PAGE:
In this week’s installment of our recurring series bringing you the history of Princeton University and its faculty, students, and alumni, police arrest 31 protesters, Woodrow Wilson is inaugurated Princeton’s president, and more.
October 22, 1945—At a brief ceremony in the Faculty Room of Nassau Hall, Princeton’s president, Harold W. Dodds, confers 20 undergraduate degrees, but only 11 graduates are present to receive their diplomas in person. Nicholas Katzenbach ’44, who completed his coursework in a Nazi prison camp, is among those who receive their degrees in absentia. With the exception of a World War II ceremony in which only four degrees were conferred, this is believed to be the smallest Commencement at Princeton since the 1750s.
As can be seen on this grade card for Nicholas deBelleville Katzenbach, originally a member of the Class of 1943, he had an unusual junior and senior year, with asterisks noting courses for which he received credit for work “pursued while a prisoner of war in a German prison camp…” (Click to enlarge image.) Undergraduate Academic Records 1921-2015 (AC198).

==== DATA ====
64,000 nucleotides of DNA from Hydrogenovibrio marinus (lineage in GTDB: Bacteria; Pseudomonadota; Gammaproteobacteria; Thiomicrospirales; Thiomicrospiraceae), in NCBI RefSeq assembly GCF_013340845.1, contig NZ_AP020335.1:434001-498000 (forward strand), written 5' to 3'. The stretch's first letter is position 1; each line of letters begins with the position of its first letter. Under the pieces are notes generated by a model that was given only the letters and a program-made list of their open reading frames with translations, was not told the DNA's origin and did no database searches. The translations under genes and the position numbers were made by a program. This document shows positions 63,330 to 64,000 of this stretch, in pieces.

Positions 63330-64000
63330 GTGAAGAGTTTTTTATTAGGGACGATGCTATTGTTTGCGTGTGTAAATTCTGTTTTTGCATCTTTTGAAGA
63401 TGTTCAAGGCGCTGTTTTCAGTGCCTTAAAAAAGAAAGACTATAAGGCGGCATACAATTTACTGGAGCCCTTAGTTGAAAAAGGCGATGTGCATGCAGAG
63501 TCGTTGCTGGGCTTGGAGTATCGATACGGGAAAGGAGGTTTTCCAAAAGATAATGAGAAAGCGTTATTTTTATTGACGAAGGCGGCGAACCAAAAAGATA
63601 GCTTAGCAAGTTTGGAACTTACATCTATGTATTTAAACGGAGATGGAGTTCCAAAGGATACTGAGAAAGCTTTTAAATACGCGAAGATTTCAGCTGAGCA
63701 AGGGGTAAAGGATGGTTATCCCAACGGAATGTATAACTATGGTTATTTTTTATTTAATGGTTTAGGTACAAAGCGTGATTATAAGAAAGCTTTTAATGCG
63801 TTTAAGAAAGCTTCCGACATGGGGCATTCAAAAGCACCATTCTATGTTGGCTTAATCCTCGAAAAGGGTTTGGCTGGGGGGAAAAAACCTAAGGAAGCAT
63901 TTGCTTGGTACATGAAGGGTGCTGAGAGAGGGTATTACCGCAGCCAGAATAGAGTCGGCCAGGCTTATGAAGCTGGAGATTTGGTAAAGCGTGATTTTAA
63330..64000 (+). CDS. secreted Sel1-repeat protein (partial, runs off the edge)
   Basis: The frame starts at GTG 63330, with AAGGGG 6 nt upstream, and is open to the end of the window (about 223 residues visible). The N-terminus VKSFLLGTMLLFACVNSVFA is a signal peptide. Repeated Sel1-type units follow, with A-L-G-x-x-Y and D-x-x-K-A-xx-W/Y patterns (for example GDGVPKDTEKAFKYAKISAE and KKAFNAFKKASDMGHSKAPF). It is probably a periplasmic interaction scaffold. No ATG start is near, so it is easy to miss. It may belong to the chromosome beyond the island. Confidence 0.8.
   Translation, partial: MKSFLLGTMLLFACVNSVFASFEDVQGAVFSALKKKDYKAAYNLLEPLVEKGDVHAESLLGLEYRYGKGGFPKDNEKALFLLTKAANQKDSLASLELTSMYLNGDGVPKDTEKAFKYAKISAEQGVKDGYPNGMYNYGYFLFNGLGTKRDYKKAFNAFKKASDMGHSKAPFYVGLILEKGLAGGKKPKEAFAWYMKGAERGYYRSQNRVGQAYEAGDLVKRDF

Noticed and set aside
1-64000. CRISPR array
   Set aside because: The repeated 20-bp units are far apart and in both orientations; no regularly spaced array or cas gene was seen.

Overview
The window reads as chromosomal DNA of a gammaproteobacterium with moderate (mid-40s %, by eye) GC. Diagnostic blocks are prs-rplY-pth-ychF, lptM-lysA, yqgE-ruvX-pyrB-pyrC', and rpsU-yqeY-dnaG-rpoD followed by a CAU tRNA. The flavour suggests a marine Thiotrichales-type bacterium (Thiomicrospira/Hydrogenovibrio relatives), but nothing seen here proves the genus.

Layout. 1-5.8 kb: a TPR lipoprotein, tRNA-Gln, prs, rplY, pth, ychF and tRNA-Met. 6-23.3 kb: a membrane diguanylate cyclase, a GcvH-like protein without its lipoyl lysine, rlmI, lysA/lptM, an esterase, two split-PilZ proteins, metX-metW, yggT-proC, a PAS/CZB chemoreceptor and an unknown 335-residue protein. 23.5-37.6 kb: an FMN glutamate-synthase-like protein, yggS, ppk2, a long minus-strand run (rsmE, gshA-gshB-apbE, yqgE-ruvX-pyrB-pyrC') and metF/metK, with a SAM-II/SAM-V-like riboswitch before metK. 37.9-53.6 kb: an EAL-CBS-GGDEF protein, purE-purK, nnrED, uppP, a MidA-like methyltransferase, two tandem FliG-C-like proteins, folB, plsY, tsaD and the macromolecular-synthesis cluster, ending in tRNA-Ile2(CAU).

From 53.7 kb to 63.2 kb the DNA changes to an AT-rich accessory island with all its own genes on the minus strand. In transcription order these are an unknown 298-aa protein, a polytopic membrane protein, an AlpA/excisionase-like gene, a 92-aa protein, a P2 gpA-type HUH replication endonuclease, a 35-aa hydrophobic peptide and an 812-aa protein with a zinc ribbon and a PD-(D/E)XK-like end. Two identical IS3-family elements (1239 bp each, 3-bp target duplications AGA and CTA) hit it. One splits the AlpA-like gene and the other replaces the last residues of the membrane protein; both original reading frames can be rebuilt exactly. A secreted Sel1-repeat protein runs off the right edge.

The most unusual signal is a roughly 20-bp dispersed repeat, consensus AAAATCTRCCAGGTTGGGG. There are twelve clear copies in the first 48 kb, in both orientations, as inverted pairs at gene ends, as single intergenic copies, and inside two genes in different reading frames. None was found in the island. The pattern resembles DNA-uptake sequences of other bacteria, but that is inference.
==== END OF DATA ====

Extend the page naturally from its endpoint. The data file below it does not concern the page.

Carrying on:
In this week’s installment of our ongoing series bringing you the history of Princeton University and its faculty, students, and alumni, a scientific expedition begins, the institution declines to pay for extra policing, and more.
June 21, 1877—A group of twenty sets off on Princeton’s first scientific expedition to the North American west, during which they will collect paleontological and geological information in Colorado.
Princeton’s first scientific expedition camping in Fairplay, Colorado, 1877. Princeton Scientific Expeditions Collection (AC012), Box 3, Folder 2.